x Abu Dhabi, UAEWednesday 26 July 2017

Take a reality check with a different view

Are you truly open-minded and able to take on board a view other than your own? If you can, then this will help you make better investment, business, and life decisions.

Illustration by Gary Clement for The National
Illustration by Gary Clement for The National
Are you truly open-minded and able to take on board a view other than your own?
If you can, then this will help you make better investment, business, and life decisions.
And it all boils down to overcoming our inherent "confirmation bias". More on this in a minute.
I have just learnt that I've been labelled as "anti" a documentary project that's looking for funding purely because I raised questions regarding how effective it will be addressing the bigger issue it sets out to tackle, and about the reasons for doing it in the first place.
This smacks to me of a George W Bush type moment of having to declare that I'm either with or against what's being proposed, and if I am with it, then what am I doing raising concerns and asking for clarification? The overriding message is: if I support it, then I should look at the good, and ignore the potential problems.
In other words, those behind it are looking for confirmation of their own beliefs, and people who agree with what they're proposing.
But discounting or ignoring opinions that go against what's set out can be very problematic.
We can always find people who say "yes, you are right" and agree with us, but the only way we can make informed decisions and minimise risk is to ask questions and be exposed to people and information with a different take on things.
The same is true when it comes to running a business or making investments.
Stories abound about how people surrounding established business owners are "yes" people - in other words, they tell the business owner what they believe he or she wants to hear as opposed to the reality on the ground.
Perhaps they want to spare the owner anxiety, or want to be the bearer of only good news . or perhaps they know all too well, from first-hand experience, that this person is big on confirmation bias. But the moment will come when it all goes terribly wrong, and hiding bad news is no longer possible.
And in the same vein, I have been told that in this part of the world there can be more than one set of books for a business - one for sharing "good" news with the owner(s), another that details the real situation, to be pored over by accountants and the people on the ground operating the business, and even a third set for banks or potential investors. It all boils down to giving people what they want.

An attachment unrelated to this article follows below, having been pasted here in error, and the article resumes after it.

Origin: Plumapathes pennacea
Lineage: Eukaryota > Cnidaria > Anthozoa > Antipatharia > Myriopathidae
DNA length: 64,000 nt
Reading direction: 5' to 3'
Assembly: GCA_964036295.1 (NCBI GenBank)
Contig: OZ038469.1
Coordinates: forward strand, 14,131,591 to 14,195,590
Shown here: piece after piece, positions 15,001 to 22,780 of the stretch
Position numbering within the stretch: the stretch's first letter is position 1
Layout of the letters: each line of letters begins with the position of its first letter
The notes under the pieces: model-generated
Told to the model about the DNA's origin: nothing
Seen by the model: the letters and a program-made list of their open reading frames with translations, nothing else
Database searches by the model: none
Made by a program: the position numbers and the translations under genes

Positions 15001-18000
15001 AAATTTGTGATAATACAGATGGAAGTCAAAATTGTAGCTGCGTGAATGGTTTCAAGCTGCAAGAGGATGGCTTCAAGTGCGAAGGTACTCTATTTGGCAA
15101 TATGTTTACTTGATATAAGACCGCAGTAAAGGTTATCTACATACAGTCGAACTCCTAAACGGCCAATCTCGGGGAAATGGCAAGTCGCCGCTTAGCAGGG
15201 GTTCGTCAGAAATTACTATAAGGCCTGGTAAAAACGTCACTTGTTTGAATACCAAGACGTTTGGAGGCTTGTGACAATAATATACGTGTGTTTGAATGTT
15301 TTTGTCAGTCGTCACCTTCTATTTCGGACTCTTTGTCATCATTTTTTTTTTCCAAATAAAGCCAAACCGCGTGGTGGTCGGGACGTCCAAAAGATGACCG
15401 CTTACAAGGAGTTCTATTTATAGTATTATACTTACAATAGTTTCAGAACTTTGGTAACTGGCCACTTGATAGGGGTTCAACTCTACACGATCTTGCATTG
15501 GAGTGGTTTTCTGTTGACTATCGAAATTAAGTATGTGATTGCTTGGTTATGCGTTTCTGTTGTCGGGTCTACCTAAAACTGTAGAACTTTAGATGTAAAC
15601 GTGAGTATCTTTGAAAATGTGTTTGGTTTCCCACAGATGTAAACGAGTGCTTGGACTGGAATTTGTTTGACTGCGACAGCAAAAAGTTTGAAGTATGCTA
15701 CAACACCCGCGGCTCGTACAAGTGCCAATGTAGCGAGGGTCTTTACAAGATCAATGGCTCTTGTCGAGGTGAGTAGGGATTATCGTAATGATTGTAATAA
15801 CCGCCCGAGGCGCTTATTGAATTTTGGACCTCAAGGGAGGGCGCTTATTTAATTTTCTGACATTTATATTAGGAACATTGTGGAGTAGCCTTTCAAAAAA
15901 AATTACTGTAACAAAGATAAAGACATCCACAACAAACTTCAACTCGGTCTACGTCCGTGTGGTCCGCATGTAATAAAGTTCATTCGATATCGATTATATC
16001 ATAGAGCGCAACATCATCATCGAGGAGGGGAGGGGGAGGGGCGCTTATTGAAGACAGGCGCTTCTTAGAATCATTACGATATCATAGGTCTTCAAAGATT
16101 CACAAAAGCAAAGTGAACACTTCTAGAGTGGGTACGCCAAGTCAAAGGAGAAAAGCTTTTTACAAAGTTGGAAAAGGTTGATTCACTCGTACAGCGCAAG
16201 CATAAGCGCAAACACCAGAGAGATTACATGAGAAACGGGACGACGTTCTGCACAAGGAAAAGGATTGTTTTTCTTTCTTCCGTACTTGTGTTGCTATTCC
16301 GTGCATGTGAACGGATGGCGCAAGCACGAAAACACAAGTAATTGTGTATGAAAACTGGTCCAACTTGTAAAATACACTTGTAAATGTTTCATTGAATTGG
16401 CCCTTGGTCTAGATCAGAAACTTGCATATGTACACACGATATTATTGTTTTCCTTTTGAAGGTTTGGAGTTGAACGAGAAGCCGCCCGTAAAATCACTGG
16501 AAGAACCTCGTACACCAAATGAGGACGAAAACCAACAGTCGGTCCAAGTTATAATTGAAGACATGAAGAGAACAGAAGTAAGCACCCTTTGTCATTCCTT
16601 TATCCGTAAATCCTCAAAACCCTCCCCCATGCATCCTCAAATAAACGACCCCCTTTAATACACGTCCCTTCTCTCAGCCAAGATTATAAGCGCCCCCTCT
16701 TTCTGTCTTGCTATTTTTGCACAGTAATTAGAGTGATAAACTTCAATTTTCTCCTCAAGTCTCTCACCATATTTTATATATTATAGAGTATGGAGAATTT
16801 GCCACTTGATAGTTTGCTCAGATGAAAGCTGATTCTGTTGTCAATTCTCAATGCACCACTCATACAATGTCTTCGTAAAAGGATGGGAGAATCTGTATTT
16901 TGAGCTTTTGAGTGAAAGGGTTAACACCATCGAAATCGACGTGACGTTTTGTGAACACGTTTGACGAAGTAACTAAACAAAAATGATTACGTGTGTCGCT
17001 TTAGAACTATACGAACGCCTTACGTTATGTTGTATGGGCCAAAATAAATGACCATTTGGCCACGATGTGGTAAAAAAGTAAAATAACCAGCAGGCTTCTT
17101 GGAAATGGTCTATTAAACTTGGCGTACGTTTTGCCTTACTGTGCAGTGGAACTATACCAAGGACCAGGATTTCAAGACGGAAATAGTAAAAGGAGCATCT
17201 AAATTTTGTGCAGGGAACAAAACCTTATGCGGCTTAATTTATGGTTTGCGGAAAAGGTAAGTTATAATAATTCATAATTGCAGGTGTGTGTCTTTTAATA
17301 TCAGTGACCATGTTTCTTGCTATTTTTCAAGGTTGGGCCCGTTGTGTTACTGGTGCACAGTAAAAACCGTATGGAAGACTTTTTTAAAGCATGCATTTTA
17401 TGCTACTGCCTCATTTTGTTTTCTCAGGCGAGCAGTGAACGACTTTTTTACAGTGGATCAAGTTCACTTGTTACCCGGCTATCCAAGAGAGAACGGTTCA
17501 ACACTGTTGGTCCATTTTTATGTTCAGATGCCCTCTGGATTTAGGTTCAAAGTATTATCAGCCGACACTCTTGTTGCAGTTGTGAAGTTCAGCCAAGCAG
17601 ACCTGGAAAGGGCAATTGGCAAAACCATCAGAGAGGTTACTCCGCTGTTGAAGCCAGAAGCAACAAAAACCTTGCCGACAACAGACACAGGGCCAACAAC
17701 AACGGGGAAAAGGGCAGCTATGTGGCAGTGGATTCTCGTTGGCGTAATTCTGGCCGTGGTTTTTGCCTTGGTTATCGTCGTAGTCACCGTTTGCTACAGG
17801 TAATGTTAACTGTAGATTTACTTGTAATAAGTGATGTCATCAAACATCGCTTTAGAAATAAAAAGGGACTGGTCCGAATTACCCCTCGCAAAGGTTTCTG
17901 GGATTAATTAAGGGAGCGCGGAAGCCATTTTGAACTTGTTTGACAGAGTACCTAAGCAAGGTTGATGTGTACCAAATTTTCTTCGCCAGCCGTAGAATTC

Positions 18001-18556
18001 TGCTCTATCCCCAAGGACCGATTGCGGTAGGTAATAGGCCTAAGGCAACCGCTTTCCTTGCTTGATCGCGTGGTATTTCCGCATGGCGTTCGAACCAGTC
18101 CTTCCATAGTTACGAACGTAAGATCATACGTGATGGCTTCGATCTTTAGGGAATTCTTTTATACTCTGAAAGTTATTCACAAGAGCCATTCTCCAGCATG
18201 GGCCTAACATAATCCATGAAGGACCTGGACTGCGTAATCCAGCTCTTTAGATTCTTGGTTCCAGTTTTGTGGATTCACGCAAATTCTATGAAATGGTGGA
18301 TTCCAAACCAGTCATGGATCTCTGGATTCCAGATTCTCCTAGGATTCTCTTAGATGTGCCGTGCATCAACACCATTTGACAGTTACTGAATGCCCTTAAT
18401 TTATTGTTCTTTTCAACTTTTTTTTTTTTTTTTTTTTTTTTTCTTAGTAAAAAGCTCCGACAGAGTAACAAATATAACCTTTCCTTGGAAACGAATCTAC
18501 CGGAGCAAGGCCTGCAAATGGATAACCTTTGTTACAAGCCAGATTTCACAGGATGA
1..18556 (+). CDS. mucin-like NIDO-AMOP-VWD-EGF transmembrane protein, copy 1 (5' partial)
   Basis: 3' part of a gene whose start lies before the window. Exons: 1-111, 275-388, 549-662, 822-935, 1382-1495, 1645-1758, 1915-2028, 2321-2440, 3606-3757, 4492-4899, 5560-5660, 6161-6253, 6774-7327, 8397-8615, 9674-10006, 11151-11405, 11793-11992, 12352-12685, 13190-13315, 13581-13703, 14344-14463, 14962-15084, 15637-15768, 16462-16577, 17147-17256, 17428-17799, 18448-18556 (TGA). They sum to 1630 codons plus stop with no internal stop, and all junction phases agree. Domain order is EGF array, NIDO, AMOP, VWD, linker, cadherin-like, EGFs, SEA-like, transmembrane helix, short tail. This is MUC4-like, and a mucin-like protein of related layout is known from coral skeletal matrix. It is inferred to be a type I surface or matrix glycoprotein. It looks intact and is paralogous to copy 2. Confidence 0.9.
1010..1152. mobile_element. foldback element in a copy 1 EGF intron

The assumption being that what people really want is information that backs them up, that makes them feel good about decisions they have made.
But this is a recipe for disaster.
Every time an investment decision is made, the word "risk" is present. And what great investors do is focus on this - they research alternative viewpoints, products, trends, possible economic policies or fallout from politics, all with the aim of reducing risk and understanding market conditions and what various scenarios could come about. They are not looking to simply confirm what they believe to be "true".
The point is that arriving at a decision from a position of credible, comprehensive information is key. It's not about agreeing with everything that is presented, it's about understanding it, listening, acknowledging, and taking it on board.
And it needs to be done with an open heart and mind, not with the view of proving a point.
Here's another example of confirmation bias. How many smokers do you know who will rattle off names of people they know who have died of lung cancer, never having smoked, or who smoke like a chimney and are a picture of health at 68.
These smokers want to back up their belief that smoking isn't as bad as it's made out to be - and any- way, here are people who missed out on the pleasure and died of lung cancer.
This behaviour is exactly what happens when it comes to investing money, too. We look for evidence that will support our already existing beliefs, such as: stocks are a better bet than bricks and mortar, haven't you seen the returns over the past 10 or 20 years?
Convincing ourselves that we are right is easy.
Stepping out of our comfort zone and challenging ourselves and our beliefs isn't.
So, before you make your next big (or small) decision, look for information that challenges and contradicts what you think. Get to grips with it, and have a sound understanding of the opposite of what you believe, it's one simple - but difficult - step on the path to making better life, and money, decisions.
Nima Abu Wardeh is the founder of the personal finance website www.cashy.me. You can contact her at nima@cashy.me